Both condition one and two have been provided with workaround functionality. Condition one is directly related to the creation of the parser Lookup procedure and condition two is directly related to saving and retrieving an enumeration database from a datafile.

Condition three is by design of the VBA object model and does not have a developable workaround. Although the condition is by design, it still remains significant. Please read the Private Enumerations section for more information.

Creating an Instance

The enumeration database is comprised of two components, both of which are required. CEnumBase is the database and a VBA class object. MEnumBase is a standard module which contains eight support enumerations for the database.

Like other VBA class objects, an instance of the CEnumBase class must be created before it can be used. By the same measure, it should be disposed of when done.

In the following example, the CEnumBase class is declared as a public object. Two procedures are then used, one to create an instance and one to dispose of it.

'Accessible Object
Public EBase As CEnumBase

'Create a database instance
Public Sub CreateBase()
    Set EBase = New CEnumBase
End Sub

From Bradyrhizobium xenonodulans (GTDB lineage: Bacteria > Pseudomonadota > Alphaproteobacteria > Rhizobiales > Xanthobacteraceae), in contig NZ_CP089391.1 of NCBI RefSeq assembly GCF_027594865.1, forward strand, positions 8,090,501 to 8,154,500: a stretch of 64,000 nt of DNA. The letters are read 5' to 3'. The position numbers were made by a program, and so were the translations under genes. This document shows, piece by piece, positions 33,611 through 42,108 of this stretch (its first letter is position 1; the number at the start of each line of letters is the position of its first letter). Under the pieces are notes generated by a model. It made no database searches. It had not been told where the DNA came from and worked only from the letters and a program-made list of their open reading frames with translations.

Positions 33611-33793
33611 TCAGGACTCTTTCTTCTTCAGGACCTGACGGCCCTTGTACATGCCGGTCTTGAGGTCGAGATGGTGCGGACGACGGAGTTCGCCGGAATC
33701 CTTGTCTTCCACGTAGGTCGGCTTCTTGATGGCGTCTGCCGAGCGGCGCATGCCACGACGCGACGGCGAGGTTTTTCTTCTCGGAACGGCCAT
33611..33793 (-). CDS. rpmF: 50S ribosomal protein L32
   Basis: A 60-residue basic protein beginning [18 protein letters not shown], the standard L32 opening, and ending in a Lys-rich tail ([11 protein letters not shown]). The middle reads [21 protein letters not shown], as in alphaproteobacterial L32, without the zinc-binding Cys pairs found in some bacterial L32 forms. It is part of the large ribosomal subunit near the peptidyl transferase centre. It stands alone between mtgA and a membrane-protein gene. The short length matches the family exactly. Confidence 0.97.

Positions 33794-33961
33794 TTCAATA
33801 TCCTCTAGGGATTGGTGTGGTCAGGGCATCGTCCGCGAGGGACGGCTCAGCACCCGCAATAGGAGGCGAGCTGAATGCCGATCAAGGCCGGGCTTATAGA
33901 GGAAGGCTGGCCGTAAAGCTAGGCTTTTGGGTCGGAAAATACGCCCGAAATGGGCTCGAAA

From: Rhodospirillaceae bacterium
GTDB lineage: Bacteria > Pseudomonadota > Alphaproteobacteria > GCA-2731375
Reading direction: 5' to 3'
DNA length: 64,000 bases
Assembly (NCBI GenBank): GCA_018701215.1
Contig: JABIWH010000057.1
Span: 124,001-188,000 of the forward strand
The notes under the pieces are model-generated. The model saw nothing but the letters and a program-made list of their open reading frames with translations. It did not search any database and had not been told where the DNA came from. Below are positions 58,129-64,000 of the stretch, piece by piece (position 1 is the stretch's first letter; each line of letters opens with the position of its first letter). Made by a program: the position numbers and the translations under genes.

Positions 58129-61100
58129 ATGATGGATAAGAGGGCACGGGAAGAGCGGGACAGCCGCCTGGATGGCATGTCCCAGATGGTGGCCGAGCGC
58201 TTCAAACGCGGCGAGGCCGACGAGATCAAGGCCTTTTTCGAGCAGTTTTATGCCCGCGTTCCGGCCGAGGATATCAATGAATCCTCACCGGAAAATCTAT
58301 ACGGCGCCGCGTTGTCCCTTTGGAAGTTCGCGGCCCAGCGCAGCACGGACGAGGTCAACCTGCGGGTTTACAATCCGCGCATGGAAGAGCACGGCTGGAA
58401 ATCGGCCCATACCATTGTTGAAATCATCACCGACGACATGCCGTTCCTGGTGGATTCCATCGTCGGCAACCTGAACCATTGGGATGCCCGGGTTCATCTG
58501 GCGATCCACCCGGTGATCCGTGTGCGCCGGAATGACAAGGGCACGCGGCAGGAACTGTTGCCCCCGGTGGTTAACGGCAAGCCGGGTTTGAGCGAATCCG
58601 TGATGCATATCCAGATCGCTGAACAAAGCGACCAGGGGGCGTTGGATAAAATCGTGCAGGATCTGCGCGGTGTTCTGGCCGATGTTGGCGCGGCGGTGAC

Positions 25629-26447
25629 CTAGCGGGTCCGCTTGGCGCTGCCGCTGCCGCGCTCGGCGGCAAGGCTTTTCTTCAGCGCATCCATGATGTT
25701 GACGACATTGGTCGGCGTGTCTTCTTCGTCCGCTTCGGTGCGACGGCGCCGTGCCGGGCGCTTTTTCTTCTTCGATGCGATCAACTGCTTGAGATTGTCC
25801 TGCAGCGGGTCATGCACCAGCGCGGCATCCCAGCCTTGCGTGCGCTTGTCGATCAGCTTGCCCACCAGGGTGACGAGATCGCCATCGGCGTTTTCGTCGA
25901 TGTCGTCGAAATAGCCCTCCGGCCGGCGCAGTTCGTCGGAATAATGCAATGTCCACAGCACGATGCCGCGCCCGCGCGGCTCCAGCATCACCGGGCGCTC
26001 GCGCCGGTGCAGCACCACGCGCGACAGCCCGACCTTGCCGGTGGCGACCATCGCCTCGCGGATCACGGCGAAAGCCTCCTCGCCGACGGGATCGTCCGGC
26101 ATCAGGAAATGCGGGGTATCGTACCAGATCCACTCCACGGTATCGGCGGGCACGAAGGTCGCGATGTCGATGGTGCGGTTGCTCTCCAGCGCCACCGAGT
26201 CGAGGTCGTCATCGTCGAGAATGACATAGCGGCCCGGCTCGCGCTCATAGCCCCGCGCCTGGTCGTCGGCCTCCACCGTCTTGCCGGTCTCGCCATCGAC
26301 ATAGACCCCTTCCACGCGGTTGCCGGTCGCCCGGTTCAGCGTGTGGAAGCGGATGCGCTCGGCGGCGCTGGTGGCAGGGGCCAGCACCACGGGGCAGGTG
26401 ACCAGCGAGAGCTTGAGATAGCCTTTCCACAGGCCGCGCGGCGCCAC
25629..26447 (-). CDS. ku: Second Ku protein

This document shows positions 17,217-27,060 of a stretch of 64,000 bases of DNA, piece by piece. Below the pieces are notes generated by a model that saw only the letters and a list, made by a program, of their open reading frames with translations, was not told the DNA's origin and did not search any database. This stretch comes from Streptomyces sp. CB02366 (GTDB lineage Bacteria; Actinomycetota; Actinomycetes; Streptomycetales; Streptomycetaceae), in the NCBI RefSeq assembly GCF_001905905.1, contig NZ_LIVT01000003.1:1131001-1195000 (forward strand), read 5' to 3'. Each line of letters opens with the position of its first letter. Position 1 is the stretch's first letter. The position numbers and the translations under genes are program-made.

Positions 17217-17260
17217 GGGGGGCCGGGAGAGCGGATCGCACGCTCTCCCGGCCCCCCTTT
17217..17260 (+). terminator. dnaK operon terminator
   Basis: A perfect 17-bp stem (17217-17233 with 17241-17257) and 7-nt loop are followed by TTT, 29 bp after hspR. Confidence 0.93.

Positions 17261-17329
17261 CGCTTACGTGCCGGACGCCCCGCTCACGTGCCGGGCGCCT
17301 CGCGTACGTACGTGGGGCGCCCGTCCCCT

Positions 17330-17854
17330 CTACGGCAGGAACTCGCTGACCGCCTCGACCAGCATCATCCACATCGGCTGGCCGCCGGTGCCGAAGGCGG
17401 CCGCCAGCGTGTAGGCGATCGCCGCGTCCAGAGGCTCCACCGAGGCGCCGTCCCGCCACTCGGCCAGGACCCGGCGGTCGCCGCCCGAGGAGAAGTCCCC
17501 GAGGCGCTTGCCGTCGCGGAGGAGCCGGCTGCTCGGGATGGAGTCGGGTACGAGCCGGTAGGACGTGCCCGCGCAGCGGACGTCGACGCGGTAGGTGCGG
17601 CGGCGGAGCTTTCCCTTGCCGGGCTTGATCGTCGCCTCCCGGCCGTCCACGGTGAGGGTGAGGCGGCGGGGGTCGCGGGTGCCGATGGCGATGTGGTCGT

'Destroy the database instance
Public Sub DestroyBase()
    Set EBase = Nothing
End Sub

Please note that both the CreateBase and DestroyBase procedures are not part of the database. They have been included simply to enhance the concept that the database can be a publically available object. The best practice of where or when a database object should be made available will be up to the developer.

Data Development

The enumeration database is developed by adding user defined enumerations to a database instance.

Currently, two procedures are used when developing a database. The Add procedure is available for adding individual components and targeted enumerations. The AddAll procedure simply adds every user defined enumeration in the active project.

Many enumerations can be parsed and included as is, although, there could be exceptions. To understand the exceptions is to first understand how member values are derived by the parser.

Deriving Member Values

The source code parser is used to disseminate the enumeration data in a code module. During the parsing process, all enumeration member values are determined. The parser will first attempt to derive a member value by source code coercion.

In this codebase, source code coercion is simply having the ability to transform the source code text into numeric value. However, there can be cases when a member value will be in the form of a named constant or an expression, which the parser cannot convert.

Public Enum NameOne
    One = 1              'Will derive by coercion
    Two = 2              'Will derive by coercion
    [_First] = One       'Will only derive by lookup
    Three = (One + Two)  'Will only derive by lookup
End Enum

When the parser cannot convert a member value, it sends the current MemberPath to the Lookup procedure. The Lookup procedure being a simple way to transform a MemberPath string into an actual value.